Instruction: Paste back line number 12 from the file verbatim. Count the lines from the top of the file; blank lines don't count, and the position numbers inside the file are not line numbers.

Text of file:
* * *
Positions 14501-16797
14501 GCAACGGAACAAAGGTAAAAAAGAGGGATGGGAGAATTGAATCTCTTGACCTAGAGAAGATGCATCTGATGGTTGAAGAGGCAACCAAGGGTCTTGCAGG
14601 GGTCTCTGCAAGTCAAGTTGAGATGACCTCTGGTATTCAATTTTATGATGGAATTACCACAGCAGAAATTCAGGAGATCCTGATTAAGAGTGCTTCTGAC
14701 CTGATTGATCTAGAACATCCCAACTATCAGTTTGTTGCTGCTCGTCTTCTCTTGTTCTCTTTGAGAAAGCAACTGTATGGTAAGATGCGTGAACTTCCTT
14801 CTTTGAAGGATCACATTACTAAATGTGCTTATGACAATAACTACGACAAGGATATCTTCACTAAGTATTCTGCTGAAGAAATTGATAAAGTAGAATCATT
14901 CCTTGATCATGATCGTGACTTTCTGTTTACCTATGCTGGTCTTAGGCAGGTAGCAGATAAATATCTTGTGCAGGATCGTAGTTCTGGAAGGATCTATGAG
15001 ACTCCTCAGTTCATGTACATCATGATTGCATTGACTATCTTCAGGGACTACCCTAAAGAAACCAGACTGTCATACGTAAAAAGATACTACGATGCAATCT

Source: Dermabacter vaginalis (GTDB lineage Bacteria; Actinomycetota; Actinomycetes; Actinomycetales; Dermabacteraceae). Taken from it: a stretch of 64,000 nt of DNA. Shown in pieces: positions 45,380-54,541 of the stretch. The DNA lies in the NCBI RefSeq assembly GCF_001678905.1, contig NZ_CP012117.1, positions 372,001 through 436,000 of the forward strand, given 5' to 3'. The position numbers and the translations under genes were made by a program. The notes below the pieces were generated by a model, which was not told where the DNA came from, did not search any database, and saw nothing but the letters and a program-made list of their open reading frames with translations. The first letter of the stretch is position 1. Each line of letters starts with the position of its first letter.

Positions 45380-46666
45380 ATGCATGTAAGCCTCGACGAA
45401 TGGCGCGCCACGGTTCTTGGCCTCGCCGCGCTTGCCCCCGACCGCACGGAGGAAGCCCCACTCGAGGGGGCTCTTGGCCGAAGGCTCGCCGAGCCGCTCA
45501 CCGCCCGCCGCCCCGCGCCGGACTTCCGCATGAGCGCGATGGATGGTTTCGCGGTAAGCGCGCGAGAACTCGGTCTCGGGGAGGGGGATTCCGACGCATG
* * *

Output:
45501 CCGCCCGCCGCCCCGCGCCGGACTTCCGCATGAGCGCGATGGATGGTTTCGCGGTAAGCGCGCGAGAACTCGGTCTCGGGGAGGGGGATTCCGACGCATG